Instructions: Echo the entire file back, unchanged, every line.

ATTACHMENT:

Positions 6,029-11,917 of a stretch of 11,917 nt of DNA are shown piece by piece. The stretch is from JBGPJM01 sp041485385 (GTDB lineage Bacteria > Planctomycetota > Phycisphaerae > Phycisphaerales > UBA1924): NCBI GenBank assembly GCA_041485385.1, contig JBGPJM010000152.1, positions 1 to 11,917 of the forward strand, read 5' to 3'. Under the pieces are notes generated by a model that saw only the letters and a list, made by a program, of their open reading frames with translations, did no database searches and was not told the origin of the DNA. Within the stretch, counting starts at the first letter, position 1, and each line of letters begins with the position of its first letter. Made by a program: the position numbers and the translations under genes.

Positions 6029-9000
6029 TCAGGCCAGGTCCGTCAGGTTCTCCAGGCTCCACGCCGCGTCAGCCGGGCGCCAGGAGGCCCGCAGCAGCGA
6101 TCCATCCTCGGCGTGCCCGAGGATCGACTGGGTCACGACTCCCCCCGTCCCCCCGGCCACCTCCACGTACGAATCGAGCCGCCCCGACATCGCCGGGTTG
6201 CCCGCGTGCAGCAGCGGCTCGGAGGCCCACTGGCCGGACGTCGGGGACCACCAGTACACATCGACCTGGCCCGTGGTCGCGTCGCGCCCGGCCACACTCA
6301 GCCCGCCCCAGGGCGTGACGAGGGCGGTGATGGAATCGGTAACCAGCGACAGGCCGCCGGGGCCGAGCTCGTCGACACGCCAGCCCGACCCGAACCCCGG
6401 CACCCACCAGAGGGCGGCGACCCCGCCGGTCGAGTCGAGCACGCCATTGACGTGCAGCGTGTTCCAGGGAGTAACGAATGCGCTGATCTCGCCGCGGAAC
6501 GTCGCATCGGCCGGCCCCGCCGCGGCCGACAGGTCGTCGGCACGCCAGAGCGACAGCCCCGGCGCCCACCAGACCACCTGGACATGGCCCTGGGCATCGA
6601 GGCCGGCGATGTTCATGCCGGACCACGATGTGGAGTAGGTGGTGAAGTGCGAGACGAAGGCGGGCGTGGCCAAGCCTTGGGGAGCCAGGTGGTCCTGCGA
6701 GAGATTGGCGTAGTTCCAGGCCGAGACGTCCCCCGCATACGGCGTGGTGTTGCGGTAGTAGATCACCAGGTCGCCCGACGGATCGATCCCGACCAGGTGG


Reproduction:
Positions 6,029-11,917 of a stretch of 11,917 nt of DNA are shown piece by piece. The stretch is from JBGPJM01 sp041485385 (GTDB lineage Bacteria > Planctomycetota > Phycisphaerae > Phycisphaerales > UBA1924): NCBI GenBank assembly GCA_041485385.1, contig JBGPJM010000152.1, positions 1 to 11,917 of the forward strand, read 5' to 3'. Under the pieces are notes generated by a model that saw only the letters and a list, made by a program, of their open reading frames with translations, did no database searches and was not told the origin of the DNA. Within the stretch, counting starts at the first letter, position 1, and each line of letters begins with the position of its first letter. Made by a program: the position numbers and the translations under genes.

Positions 6029-9000
6029 TCAGGCCAGGTCCGTCAGGTTCTCCAGGCTCCACGCCGCGTCAGCCGGGCGCCAGGAGGCCCGCAGCAGCGA
6101 TCCATCCTCGGCGTGCCCGAGGATCGACTGGGTCACGACTCCCCCCGTCCCCCCGGCCACCTCCACGTACGAATCGAGCCGCCCCGACATCGCCGGGTTG
6201 CCCGCGTGCAGCAGCGGCTCGGAGGCCCACTGGCCGGACGTCGGGGACCACCAGTACACATCGACCTGGCCCGTGGTCGCGTCGCGCCCGGCCACACTCA
6301 GCCCGCCCCAGGGCGTGACGAGGGCGGTGATGGAATCGGTAACCAGCGACAGGCCGCCGGGGCCGAGCTCGTCGACACGCCAGCCCGACCCGAACCCCGG
6401 CACCCACCAGAGGGCGGCGACCCCGCCGGTCGAGTCGAGCACGCCATTGACGTGCAGCGTGTTCCAGGGAGTAACGAATGCGCTGATCTCGCCGCGGAAC
6501 GTCGCATCGGCCGGCCCCGCCGCGGCCGACAGGTCGTCGGCACGCCAGAGCGACAGCCCCGGCGCCCACCAGACCACCTGGACATGGCCCTGGGCATCGA
6601 GGCCGGCGATGTTCATGCCGGACCACGATGTGGAGTAGGTGGTGAAGTGCGAGACGAAGGCGGGCGTGGCCAAGCCTTGGGGAGCCAGGTGGTCCTGCGA
6701 GAGATTGGCGTAGTTCCAGGCCGAGACGTCCCCCGCATACGGCGTGGTGTTGCGGTAGTAGATCACCAGGTCGCCCGACGGATCGATCCCGACCAGGTGG